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Hunt, J. (2008). Biblical Counseling Keys on Grief Recovery: Living at Peace with Loss. Dallas, TX: Hope For The Heart.

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Stages of Acceptable Grief

When we think about the journey of grief, we have to think about what shapes that journey, because grief will be different for each person. No one can say, “I know exactly what you’re going through.” There are several factors at work.

  1. The kind of relationship with the departed loved one: Some people have a close and dependent relationship while another might be characterized as independent (and both people would be called a “spouse” who died).
  2. The amount of time spent grieving before the loved one passed on: if the death was sudden or a long process of terminal illness, these will shape how your journey progresses.
  3. Your efforts to heal: some people are ready to move on toward healing while others hold on and find it difficult to let go and make progress on their recovery journey.

You will have feels from time to time that grief in unending, but don’t sense the pressure to rush through it. Grieve at your own pace. It may be difficult, but don’t allow others to rush you either. When you think about it, you have lost more than just a loved one. Perhaps the person was your confidante, lover, source of laughter, cook, mechanic, gardener, walking partner. Now, you will discover loss in all of these areas, too. We might call these secondary losses.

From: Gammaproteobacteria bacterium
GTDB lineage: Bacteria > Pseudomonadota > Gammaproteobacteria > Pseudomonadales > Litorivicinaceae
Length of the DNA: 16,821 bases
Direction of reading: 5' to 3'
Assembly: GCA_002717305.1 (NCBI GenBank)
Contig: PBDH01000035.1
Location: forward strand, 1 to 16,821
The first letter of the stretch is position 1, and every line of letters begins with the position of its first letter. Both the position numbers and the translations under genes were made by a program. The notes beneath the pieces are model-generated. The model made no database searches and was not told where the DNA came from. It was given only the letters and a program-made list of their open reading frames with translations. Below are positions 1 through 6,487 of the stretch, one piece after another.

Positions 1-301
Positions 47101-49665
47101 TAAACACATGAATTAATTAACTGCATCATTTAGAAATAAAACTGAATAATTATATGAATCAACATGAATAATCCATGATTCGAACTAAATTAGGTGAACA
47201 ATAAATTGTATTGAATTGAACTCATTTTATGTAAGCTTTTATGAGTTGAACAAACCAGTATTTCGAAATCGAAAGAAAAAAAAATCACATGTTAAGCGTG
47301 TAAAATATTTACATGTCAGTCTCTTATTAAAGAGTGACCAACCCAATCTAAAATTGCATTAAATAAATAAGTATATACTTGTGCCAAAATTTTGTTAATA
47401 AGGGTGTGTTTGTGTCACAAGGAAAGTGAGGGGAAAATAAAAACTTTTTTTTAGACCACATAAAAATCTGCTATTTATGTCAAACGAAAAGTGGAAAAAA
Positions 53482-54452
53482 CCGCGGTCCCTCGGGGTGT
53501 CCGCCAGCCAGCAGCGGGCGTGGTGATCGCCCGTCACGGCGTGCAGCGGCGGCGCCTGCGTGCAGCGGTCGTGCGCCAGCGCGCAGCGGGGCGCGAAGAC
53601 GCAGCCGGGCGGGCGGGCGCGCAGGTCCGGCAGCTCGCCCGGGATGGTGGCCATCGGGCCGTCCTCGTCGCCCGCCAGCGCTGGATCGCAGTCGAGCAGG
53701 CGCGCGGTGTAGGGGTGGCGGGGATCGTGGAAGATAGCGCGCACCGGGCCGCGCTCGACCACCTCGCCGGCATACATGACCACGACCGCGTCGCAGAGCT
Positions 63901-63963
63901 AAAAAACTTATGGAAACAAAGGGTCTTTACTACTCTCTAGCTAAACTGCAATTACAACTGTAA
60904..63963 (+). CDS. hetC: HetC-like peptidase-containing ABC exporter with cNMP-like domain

Grief manifests itself in ways you might now expect, like feeling too tired for friends. H. Norman Wright calls well-meaning friends who want to care for you, “invaders.” They think they know what you need and invade your life in ways that will often not be helpful: food, companionship, cleaning up, sorting stuff, busyness.

As badly as we may feel, the journey of healing does not mean there will be no pain. Remembering the loved one can always bring back the pain, but eventually we are able to move from “emotional remembering” to “historical remembering.” People want to get back to normal, but realize this will not happen. What we can expect is to create a new normal.

What are the Stages of Acceptable Grief?

The work of accepting the reality of your unwanted loss may consume all your energy, but your efforts will succeed when you focus on being the person God wants you to be through your season of sorrow (see Colossians 3:23).

Accept the Past as Always Being in the Past:

  1. Pray for God’s help in embracing your grief (Psalm 34:17-18).
  2. Recall your losses, and then write about your losses (Psalm 51:6).
  3. Weep over your losses (Psalm 30:5).
  4. Complete each loss by writing the word past beside it and saying, “I will be content to leave this event in the past” (1 Timothy 6:6).
  5. Memorize Psalm 119:28, 50, 101, 156.
  6. Give thanks to God for all He has taught you and how He will use your past in the future (1 Thessalonians 5:18).

Accept the Present as Offering Stability and Significance:

  1. Choose to live one day at a time (Matthew 6:34).
  2. Put the Lord at the center of your life (Matthew 16:24).
  3. Go to God with your specific questions; make a list (James 1:5).
  4. Thank God for providing everything you need for life (2 Peter 1:3).